Climate change is playing itself out in more ways than just hotter summers. Bangladesh has been experiencing it first-hand. For this country, millions of people coming together during the global #climatestrike holds incredible value.
Welcome to the Global South of today. Entrepreneurship is on the rise. Innovation is blossoming. Opportunities are endless if we can harness the power of youth. This November, we are bringing young activists together with policymakers, social entrepreneurs, and development practitioners for the 6th Annual Frugal Innovation Forum(FIF) - rethinking and co-creating solutions that scale opportunities for youth.
Worldwide, 103 million youth cannot read - 60% of whom are girls. The International Finance Facility for Education (IFFED) is a groundbreaking plan to tackle this crisis. When up and running, it will help millions of children go to school, and prepare millions of young people to enter the global workforce.
The radio is on full blast as we drive down the winding roads of north-eastern Bangladesh. News, music, discussions. As we come closer to Moulvibazar city, the young people we are travelling with turn up the volume even more. The dialect changes. Everything is suddenly in their local tongue - Sylheti.
For young girls hailing from disadvantaged communities, activities such as competitive sports not only encourage them to discuss sensitive health issues but also empower them to take up leadership roles in their societies. For women, participating in team sports also enables a sense of unity that helps them be seen as champions within their communities.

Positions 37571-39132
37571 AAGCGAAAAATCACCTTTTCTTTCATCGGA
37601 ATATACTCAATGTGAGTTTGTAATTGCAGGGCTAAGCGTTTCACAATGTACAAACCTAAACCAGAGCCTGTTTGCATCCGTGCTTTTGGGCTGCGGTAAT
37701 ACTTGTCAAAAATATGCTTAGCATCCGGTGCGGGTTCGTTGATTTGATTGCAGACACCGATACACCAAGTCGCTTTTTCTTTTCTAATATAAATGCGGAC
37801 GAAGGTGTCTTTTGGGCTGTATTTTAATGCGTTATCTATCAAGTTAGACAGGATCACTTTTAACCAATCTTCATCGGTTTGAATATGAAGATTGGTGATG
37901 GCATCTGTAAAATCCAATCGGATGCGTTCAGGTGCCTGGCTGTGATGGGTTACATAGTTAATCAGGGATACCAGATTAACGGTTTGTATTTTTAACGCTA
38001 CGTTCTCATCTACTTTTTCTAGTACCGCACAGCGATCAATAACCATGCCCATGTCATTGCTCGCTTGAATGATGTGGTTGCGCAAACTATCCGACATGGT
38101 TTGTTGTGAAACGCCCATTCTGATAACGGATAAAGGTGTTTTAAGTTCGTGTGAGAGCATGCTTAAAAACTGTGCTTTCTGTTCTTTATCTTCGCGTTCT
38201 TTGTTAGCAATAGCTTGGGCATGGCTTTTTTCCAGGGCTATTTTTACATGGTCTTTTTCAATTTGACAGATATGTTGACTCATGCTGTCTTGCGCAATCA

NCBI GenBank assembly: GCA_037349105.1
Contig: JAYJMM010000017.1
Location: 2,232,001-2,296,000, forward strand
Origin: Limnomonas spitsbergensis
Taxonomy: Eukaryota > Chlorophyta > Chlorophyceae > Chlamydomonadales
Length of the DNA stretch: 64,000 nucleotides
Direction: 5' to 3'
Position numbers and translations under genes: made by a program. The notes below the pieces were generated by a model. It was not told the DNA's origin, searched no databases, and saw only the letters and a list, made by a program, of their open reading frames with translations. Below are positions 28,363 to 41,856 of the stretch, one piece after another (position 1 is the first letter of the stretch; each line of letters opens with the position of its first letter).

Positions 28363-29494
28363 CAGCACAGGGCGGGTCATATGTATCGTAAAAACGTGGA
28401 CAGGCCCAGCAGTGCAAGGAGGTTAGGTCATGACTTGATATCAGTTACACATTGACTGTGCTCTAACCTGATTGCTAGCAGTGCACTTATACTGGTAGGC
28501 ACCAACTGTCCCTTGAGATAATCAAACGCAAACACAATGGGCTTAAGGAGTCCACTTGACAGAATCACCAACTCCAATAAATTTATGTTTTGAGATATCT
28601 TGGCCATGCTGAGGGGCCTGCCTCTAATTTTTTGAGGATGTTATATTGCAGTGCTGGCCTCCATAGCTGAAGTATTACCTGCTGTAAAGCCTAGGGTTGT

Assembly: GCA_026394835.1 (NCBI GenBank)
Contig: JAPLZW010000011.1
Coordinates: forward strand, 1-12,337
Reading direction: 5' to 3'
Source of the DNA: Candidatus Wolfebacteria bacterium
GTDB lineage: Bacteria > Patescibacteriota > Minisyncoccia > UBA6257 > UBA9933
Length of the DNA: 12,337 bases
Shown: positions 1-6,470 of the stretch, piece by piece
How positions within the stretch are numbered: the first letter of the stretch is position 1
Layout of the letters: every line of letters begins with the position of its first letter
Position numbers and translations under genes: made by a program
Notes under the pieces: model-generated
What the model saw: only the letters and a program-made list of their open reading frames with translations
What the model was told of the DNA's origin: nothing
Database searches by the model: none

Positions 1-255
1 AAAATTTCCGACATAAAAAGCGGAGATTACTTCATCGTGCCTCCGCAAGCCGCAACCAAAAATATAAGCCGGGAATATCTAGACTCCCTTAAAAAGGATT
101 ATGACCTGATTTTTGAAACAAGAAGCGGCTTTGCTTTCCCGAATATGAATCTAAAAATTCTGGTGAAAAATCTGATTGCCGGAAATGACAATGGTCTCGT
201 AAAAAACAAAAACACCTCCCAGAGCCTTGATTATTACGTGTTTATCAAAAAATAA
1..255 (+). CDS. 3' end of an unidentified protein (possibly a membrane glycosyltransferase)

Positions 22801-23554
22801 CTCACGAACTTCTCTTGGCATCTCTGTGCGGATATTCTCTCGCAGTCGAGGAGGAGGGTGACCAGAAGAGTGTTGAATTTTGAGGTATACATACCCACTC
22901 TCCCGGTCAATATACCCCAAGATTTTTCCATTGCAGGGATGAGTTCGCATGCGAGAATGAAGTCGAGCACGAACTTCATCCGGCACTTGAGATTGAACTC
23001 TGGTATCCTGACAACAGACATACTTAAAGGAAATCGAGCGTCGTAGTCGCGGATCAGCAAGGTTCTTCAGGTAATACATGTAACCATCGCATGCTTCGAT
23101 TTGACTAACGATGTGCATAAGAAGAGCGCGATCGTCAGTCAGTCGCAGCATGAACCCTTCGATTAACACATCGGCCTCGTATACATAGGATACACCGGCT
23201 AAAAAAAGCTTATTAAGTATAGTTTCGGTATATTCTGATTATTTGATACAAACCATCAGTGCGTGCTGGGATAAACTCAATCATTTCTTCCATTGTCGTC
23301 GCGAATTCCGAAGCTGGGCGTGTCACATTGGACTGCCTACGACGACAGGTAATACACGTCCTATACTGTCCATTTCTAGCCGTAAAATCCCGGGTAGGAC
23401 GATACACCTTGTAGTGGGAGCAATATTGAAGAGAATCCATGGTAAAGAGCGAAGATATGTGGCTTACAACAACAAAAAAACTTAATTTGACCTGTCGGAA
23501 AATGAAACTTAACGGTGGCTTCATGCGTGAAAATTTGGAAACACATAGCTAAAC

Engaging in sports intrinsically makes you more mindful about your body. You may start speculating how to be healthier – a good entry point for inquiring about your general well-being. For adolescent girls in marginalised communities, these questions can lead to discussions about more sensitive topics, particularly sexual and reproductive health.
In Bangladesh, far too many students do not get the chance to go to college. In a country where 30 per cent of the population are young (10-24 years), it remains evident that much of the potential remain untapped, and too many young voices go unheard. Medhabikash, a scholarship programme that funds meritorious and underprivileged students, offers a second chance at learning- the kind that transcends social and economic boundaries.
Imagine you have just received the result of your secondary school certificate exam (equivalent to GCSE O’Levels). Congratulations! You have been awarded the highest grades: GPA 5, securing more than 80 per cent in all the subjects. You and your whole family celebrate while you start planning to go to a top college. Future is all set! But what if you are an indigenous girl in a poor family of five like Laome? Or what if your father is unemployed and your mother takes care of you and your three siblings on her own like Habib’s family? The future does not look that bright now – it looks quite bleak.
Maria Ndagire is 17 years old. Her parents died when she was only four years old. “My uncle had to take care of us after our parents died, but it was not easy. He already had his own children to care for and did not earn that much money.” Ndagire almost gave up on life when the only brother she had, left home one day never to return again. She was able to go to school, only because the head teacher there was her aunt. But her losses did not make her lose focus.